5 Important Things to Consider When Buying a Car

5 Important Things to Consider When Buying a Car

Buying a car is a major life decision that merits thorough planning and consideration. Just as you don't want to rush into buying a house, you wouldn't want to buy a car on impulse. There are dozens of important things to consider before you walk into that dealership and shell out thousands of dollars. To help you make the right consumer decision, here are five things that you should think about before you shop for a new vehicle.

Important things to consider before buying a car

Type of Vehicle

First things first, determine what your transportation needs and wants are. The type of car you buy should match your lifestyle. For instance, if you are an avid hiker or off-road adventurer, an all-wheel drive is a sensible investment to traverse icy or rocky terrains. For a growing family, a hatchback, like a Vauxhall Insignia Grand Sport or a Peugeot 508, is a good vehicle choice to get more storage and cargo space. It's important to understand that not all cars are built and designed the same. Different types of cars have different body styles, safety features, engine and motor specifications, and interior amenities, all of which can affect the overall driving experience.


The costs of a car can go well beyond the advertised price tag. It can bloat up quickly with the addition of taxes, accessories, warranty extensions, and of course ownership costs, which include regular maintenance work. Fortunately, there is a myriad of options that can help lower the cost of a car. For instance, consider shopping for used cars in Spearfish, South Dakota, which provides you with a complimentary top-dollar appraisal on vehicle trades and financing options for consumers with bad or no credit score.

Credit Score

Most consumers who buy a car choose to finance instead of paying cash. The dealership you visit will often have a bank or two that they work with to help with auto financing for the dealership's clients. They call the bank on the spot and walk you through the verification and application process. One of the key pieces of information that will be brought up is your credit score. If you have a low or no credit score, expect a higher interest rate on your auto loan. That said, be sure you know what your credit profile is even before you visit a dealership. It'll help you understand what interest rates are ideal based on your credit profile.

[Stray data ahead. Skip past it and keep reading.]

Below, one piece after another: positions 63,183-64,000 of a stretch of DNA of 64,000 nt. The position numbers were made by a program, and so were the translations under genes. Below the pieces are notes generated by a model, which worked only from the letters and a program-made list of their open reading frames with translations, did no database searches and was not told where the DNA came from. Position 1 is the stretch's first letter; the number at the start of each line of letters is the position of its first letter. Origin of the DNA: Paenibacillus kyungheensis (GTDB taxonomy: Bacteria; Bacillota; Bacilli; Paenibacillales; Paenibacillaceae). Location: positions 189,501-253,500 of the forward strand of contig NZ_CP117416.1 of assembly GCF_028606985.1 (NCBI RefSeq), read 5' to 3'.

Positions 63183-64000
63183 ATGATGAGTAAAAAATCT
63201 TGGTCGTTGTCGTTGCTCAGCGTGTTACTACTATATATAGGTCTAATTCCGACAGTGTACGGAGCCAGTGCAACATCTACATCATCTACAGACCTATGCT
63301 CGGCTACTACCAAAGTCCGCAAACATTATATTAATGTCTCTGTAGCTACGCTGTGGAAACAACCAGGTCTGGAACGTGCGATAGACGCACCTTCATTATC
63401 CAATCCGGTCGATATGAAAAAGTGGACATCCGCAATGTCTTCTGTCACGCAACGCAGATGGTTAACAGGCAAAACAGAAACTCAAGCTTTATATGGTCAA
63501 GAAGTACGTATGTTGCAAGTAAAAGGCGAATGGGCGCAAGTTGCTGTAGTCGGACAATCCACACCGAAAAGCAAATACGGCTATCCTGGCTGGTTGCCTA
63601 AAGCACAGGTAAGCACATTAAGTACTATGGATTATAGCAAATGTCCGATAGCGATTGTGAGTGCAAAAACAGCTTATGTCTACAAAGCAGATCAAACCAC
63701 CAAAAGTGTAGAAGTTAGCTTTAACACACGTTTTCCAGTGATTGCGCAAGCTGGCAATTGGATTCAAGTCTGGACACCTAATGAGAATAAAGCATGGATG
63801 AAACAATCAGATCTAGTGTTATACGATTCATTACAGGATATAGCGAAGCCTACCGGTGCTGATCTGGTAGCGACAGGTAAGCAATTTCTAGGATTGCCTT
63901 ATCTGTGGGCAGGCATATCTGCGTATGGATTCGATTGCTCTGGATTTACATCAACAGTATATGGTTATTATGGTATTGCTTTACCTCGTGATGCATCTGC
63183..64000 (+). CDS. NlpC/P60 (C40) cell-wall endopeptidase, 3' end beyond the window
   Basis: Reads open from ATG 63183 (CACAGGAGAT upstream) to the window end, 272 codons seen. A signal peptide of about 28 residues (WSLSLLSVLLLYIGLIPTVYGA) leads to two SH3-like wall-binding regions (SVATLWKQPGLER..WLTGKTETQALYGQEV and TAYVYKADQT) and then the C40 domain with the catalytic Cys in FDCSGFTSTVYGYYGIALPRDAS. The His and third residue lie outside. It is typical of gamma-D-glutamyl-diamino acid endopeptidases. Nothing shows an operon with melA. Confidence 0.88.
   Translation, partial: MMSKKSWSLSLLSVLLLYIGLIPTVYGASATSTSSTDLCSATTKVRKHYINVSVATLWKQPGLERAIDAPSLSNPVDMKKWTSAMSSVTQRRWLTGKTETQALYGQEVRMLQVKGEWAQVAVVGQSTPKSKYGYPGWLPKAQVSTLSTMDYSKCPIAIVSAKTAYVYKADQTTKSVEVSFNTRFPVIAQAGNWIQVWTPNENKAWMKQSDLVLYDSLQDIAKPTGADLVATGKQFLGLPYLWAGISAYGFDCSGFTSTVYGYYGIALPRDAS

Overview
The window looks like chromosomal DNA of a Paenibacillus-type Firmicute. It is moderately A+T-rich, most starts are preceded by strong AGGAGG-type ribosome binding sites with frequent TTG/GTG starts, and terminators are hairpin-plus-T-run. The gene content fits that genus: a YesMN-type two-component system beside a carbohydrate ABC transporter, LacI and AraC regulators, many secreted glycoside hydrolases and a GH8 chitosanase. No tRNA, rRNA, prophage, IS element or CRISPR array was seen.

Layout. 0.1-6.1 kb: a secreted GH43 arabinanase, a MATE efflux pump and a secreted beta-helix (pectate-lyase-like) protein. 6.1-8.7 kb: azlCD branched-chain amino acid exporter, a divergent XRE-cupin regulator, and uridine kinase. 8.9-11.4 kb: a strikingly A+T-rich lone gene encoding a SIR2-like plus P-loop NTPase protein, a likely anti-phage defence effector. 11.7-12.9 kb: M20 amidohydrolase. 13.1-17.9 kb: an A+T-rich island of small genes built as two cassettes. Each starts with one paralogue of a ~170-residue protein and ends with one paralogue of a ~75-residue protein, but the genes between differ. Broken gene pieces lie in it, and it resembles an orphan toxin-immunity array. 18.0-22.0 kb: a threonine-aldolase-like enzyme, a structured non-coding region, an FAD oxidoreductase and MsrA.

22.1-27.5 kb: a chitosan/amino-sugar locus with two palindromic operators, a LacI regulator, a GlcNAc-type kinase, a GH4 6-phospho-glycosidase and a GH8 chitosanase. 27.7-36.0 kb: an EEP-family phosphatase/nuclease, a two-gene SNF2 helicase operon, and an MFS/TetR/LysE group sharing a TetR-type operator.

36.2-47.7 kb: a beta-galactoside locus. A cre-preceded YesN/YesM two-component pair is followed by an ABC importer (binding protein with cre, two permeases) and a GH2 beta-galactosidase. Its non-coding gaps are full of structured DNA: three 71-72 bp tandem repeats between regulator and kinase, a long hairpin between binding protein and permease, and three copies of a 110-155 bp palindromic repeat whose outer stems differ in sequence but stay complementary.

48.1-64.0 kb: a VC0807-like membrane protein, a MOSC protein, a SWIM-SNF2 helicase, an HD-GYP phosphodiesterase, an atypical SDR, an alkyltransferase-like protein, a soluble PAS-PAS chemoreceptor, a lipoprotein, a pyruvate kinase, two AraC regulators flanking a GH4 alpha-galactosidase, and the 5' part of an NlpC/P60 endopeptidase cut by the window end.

Test Drive

Even if you are fond of a particular make and model, experts recommend test driving a vehicle anyway. Online research gives you an idea of what a vehicle is capable of, but actually driving it and feeling how it performs can give you a more comprehensive picture of the vehicle's capabilities. This is especially useful when you are buying a secondhand vehicle. Observe any noticeable squeaks or rattles that might signal an impending mechanical issue. To make sure you get a chance to test drive a vehicle before purchasing it, schedule an appointment with the dealership over the phone or through their website.


Car insurance is another burden that comes with car ownership. Similar to financing, a dealership can help connect you with an insurance company. They may contact an insurer to request a quote for you based on relevant personal information, particularly your driving history. Once you get a quote, you have the option to either accept or continue shopping for another insurance policy. It's completely legal to buy a vehicle without car insurance, but you will need to have insurance to legally drive it home. Furthermore, you'll need to meet the minimum insurance coverage requirements set by your state.

When buying a car, negotiation skills also come into play. A well-known trick by dealerships is to start with an extremely high offer so they have a lot of legroom to negotiate the price down. Use your research to find a fair price point for a particular car make and model and then try to get an offer below that price.

About the Author

Sierra Powell graduated from the University of Oklahoma with a major in Mass Communications and a minor in Writing. When she's not writing, she loves to cook, sew, and go hiking with her dogs.

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